Two high-speed hours out of bustling Rome bring the relative tranquility of Tuscany, Italy. Florence awaits, but the picturesque vistas from the train are amazing enough to make you want to forget the city and rent a car to get out and explore the region's hills and towns.
Alas, with only two days in Florence, the rest of Tuscany will just have to wait for another time.
Before we get into the details of our two-day Florence plan, we need to share a few practical details, like how to get around and where to stay. Once you’ve got that figured out, you can spend the rest of your energy enjoying the sights, smells, and sounds of this fascinating city.
Florence itinerary: what to see and do in 2 days
Florence is one of those cities that just begs for more time. There are just too many things to taste, see, photograph and do here.
It was hard to distill all of Florence into a two-day itinerary, I'll admit it. Ultimately, we managed to blend the must-see, best things to do in Florence with time to absorb the city’s atmosphere and get a taste of local life.
Okay, two days in Florence could never be enough to explore every single masterpiece of Renaissance art and architecture, or taste every magical flavor of gelato on offer. But after our trip, we can tell you you'll see all the highlights, as long as you plan your visit before you arrive. If you don’t book your tours or buy skip-the-line tickets ahead of time, you may spend too much of your trip on ticket lines. No one wants to miss out on the chance to see Florence's top sights, like Michelangelo's statue of David.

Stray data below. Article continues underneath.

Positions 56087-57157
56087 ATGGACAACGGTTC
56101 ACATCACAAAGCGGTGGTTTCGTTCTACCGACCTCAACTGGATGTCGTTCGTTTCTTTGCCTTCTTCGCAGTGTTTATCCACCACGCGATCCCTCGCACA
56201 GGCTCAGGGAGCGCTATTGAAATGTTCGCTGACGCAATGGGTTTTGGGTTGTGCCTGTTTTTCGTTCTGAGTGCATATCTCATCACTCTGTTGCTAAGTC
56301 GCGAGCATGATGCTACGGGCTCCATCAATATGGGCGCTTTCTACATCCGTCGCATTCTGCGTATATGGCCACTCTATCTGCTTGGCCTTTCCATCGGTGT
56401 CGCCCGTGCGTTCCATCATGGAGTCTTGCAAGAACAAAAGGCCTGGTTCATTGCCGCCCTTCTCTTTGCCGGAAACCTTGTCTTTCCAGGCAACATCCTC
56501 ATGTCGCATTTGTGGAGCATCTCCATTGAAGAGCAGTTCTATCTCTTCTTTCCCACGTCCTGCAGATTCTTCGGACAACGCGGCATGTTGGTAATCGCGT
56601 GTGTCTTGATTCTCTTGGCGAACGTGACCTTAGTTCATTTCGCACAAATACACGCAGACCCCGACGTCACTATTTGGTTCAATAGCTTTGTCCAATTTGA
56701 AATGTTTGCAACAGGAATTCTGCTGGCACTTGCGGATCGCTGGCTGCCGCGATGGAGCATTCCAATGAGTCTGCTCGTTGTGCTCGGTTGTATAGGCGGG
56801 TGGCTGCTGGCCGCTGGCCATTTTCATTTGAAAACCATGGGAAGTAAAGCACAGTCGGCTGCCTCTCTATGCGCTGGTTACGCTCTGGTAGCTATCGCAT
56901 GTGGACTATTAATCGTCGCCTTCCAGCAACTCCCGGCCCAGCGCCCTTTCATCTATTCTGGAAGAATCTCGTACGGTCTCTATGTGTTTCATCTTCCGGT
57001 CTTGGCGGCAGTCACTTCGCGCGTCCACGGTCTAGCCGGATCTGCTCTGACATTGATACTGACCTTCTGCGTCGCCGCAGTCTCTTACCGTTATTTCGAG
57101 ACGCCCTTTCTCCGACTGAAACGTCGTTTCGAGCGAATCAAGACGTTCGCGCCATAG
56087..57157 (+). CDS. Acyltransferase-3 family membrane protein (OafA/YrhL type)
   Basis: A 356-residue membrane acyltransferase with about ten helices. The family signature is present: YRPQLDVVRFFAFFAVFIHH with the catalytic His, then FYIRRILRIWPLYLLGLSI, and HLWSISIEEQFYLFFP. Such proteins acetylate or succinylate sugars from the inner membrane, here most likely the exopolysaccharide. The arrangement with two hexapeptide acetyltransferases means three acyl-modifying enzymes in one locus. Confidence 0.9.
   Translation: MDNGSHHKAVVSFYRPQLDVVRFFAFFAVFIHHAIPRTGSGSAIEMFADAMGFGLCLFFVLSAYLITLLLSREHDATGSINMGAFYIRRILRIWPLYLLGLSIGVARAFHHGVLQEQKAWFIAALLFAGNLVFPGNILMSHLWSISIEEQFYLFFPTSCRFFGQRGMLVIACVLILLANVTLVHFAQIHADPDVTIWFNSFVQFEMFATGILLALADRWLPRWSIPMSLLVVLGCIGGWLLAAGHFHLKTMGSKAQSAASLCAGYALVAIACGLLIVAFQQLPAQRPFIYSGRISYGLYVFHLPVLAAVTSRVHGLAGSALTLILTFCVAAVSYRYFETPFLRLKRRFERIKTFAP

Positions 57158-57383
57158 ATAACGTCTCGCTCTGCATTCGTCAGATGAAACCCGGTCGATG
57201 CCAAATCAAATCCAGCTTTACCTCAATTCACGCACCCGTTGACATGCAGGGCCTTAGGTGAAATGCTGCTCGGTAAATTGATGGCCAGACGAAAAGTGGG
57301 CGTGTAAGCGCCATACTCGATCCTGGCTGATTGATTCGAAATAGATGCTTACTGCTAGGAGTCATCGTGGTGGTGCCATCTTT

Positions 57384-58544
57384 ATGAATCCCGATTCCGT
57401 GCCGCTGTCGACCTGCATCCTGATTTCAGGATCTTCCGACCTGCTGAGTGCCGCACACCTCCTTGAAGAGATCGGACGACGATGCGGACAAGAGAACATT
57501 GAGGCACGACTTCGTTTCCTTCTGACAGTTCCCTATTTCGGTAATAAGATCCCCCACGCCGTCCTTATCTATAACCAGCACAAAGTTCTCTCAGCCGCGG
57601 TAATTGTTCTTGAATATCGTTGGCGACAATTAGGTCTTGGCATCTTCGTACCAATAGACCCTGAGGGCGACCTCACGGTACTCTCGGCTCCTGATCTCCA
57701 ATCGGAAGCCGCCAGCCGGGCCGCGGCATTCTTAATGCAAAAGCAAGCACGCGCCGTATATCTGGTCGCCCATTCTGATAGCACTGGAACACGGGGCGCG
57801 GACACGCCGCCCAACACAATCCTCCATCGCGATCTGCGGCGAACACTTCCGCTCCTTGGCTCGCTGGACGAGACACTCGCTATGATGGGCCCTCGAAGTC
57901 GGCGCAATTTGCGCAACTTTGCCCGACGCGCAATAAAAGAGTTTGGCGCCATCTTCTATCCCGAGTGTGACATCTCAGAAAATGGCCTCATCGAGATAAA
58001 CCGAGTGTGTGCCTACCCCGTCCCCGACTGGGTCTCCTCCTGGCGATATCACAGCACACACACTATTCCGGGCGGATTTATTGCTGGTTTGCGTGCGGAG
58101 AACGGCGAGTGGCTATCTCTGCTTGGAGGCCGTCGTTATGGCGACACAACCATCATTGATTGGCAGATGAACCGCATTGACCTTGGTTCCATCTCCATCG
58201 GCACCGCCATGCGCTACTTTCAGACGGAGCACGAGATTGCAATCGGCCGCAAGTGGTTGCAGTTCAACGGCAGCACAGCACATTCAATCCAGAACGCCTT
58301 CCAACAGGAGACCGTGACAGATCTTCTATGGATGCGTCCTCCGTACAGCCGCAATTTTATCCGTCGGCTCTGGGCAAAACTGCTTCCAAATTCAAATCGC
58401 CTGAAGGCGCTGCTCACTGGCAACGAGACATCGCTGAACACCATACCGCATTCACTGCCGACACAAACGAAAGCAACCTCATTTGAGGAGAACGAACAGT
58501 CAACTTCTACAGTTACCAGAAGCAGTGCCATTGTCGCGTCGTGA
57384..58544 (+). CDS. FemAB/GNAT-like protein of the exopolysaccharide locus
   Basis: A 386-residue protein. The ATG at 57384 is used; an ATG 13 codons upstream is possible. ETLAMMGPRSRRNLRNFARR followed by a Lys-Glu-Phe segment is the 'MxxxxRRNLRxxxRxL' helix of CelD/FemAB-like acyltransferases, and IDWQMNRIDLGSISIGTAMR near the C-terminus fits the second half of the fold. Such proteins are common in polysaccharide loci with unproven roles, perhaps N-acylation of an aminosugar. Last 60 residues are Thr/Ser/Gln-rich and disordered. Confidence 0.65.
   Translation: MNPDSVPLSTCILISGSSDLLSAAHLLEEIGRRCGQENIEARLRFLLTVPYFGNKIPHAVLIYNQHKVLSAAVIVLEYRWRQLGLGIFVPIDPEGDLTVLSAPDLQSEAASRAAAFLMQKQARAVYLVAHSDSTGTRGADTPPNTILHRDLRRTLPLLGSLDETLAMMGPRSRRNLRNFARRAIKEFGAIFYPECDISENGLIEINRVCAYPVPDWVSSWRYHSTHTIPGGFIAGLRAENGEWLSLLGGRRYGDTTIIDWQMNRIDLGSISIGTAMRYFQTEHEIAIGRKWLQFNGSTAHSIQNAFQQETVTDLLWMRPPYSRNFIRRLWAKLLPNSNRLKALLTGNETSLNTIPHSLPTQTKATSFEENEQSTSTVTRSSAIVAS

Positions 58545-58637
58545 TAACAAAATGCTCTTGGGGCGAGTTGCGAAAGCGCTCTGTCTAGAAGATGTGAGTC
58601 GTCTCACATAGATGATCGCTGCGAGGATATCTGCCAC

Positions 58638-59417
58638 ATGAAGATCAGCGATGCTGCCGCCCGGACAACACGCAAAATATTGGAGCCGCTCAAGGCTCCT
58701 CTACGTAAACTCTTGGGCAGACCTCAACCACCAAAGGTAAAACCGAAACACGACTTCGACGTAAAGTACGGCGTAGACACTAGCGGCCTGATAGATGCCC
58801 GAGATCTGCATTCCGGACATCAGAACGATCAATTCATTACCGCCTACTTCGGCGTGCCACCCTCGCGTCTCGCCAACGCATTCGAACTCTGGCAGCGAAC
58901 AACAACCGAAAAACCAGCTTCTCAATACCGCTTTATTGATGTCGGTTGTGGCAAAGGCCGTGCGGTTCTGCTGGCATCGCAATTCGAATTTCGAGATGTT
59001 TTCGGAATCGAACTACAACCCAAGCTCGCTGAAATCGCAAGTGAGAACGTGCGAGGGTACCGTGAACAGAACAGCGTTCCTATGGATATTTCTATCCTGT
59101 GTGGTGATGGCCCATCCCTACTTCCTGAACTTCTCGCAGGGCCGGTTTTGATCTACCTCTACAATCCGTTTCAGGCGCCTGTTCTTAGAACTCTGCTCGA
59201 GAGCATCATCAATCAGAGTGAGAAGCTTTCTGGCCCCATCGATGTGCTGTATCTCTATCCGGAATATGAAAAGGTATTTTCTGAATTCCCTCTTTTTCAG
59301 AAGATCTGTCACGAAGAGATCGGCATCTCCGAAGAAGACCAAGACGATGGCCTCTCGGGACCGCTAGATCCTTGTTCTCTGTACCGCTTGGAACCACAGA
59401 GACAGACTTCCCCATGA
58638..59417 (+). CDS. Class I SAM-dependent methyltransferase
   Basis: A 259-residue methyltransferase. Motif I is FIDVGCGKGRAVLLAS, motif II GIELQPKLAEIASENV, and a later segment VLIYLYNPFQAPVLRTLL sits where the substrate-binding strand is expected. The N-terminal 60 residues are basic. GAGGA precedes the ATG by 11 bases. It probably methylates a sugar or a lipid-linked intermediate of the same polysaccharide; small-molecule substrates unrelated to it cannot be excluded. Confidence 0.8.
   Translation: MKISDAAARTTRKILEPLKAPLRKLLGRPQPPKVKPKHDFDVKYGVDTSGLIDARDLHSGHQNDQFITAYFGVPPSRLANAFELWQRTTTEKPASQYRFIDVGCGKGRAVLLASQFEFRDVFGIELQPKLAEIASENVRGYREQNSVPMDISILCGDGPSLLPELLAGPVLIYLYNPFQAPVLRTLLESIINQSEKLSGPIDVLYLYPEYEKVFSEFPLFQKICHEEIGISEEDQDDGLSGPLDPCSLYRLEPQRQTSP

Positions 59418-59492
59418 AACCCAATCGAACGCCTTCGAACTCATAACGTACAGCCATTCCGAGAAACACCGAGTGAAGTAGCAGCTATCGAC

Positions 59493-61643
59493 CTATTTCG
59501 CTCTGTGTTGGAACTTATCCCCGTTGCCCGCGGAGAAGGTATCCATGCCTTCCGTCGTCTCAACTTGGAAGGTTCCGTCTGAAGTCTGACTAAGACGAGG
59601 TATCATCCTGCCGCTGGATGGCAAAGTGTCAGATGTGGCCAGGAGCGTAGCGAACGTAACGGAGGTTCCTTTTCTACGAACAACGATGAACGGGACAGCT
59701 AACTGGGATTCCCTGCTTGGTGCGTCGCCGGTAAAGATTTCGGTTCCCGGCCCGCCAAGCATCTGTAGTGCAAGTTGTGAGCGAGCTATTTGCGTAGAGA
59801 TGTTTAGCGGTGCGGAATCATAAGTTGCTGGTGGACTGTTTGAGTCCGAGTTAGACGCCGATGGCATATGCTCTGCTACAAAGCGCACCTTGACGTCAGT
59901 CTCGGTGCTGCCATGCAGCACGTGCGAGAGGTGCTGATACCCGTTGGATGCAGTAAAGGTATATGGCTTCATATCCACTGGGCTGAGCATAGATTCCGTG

We personally made this 2-Day Florence itinerary for our own use, so we promise it's doable. If you follow So sit back, scroll through, and see if we didn't get most of what to see in Florence, Italy in 2 days.
Okay, you have all the essential details for making your own travel arrangements. But don't stop here, read on to the end! We've put even more travel planning information at the end of this article.
Day 1 in Florence
Florence’s main station, Firenze Santa Maria Novella, is a great example of Italian modernist architecture from the 1930s. The station is right in the city center and if you can’t walk to your hotel, a quick bus, Uber, or taxi ride will have you there in no time at all.
When we arrived at the Florence train station (at lunchtime), we couldn’t find any bus information anywhere. Worse, the Tourist Information office was closed for remodeling. Rather than waste time wandering around, we hailed a cab to take us to our hotel so we could drop off our bags.
Fortunately, Dan had chosen a place that was conveniently situated in the medieval heart of the city. Woo-hoo, we were right next to the Arno River and between the Uffizi Museum and the famous Ponte Vecchio bridge!